But not all response to the NCC has been negative and there has been a strong contingent of parents, both from Lansdowne and Ashburn Farm that have called on supervisors to follow through on its commitment to their communities. Monday night more than a dozen of those parents came before the board wearing green “for go” to ask for a final resolution.
“We know you understand the need for HS-8 or we wouldn’t be this far with the NCC site. This is an opportunity to correct over development of Loudoun County and catch up with other schools,” Lansdowne resident Angela Bennett said.
Some of the parents who spoke in favor of the high school live only one or two blocks from the proposed site, and said they fully expect to hear the sounds of the band practicing, football games and other activities. But the benefits of the school far outweigh any impacts, they said.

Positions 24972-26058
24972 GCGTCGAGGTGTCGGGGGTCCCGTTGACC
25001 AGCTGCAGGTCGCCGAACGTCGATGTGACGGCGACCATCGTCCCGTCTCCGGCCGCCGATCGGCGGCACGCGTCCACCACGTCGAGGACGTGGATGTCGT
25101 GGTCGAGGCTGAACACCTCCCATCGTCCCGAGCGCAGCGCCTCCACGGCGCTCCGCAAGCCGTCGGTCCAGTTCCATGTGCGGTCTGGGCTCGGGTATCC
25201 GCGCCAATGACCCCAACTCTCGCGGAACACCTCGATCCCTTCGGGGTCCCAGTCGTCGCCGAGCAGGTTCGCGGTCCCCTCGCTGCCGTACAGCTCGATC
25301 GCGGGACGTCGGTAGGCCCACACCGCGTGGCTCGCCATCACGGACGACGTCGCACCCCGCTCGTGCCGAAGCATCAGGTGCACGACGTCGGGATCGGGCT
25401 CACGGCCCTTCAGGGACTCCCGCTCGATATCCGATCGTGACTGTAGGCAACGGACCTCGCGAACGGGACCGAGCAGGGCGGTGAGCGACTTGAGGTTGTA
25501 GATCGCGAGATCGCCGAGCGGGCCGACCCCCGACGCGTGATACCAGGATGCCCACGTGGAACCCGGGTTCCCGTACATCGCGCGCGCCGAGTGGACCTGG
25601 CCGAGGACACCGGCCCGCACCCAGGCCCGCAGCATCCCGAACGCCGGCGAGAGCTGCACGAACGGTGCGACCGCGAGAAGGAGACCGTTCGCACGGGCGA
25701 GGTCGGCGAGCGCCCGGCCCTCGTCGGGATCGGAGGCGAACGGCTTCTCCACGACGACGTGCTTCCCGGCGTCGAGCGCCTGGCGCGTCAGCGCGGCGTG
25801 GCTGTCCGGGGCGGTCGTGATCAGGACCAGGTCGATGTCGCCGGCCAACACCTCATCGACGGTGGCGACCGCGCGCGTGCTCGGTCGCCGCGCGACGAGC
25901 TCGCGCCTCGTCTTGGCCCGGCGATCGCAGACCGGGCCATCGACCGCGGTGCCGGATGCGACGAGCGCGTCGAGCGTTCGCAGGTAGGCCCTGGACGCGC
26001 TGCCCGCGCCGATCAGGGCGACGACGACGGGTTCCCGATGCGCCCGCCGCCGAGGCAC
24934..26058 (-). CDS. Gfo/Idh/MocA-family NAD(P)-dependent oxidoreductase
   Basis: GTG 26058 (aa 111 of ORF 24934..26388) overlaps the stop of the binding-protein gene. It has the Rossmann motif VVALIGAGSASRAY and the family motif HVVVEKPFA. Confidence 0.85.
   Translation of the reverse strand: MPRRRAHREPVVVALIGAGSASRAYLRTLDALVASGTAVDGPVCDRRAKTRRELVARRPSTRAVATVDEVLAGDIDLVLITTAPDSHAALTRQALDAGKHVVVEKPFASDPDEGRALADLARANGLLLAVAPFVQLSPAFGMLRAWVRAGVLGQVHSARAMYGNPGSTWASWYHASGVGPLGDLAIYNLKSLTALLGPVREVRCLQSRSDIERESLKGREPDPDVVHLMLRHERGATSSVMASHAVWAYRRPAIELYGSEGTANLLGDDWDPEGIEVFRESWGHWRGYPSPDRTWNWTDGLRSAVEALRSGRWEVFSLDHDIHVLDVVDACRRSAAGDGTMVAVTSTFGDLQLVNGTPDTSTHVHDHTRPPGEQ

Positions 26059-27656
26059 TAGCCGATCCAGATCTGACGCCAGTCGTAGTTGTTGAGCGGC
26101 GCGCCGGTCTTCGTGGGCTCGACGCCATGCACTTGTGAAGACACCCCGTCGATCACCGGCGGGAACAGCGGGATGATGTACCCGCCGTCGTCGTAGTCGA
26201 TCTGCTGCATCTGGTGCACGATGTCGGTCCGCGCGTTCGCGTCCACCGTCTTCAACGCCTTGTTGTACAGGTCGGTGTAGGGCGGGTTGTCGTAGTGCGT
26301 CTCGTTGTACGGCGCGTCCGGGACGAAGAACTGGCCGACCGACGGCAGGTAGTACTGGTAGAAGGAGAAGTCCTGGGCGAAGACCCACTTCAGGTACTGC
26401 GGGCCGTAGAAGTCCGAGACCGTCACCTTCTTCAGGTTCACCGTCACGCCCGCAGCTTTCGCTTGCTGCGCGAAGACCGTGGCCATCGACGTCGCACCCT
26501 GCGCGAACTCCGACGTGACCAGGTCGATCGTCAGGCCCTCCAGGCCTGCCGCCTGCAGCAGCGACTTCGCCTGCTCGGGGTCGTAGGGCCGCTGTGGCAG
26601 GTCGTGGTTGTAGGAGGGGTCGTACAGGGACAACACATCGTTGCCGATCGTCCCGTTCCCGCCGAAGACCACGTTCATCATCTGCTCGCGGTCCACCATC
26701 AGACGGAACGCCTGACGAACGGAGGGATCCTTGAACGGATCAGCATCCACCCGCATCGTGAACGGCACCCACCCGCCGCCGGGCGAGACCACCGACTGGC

“I look forward to the community spirit and [sense of] neighborhood it will bring to our community in the long term,” resident Deborah Pitonyak said.
“I lived about a half a mile from James Madison High School,” Riverpoint Drive resident Glenn Gaines said, noting he graduated from there in 1961, and his wife and child also graduated from there. “I enjoyed listening to the band and the great sounds one would expect from an education facility…We’re talking five football games a year. And it was so nice to hear the national anthem from your front porch. And it is your front porch. You can’t hear it inside your home.”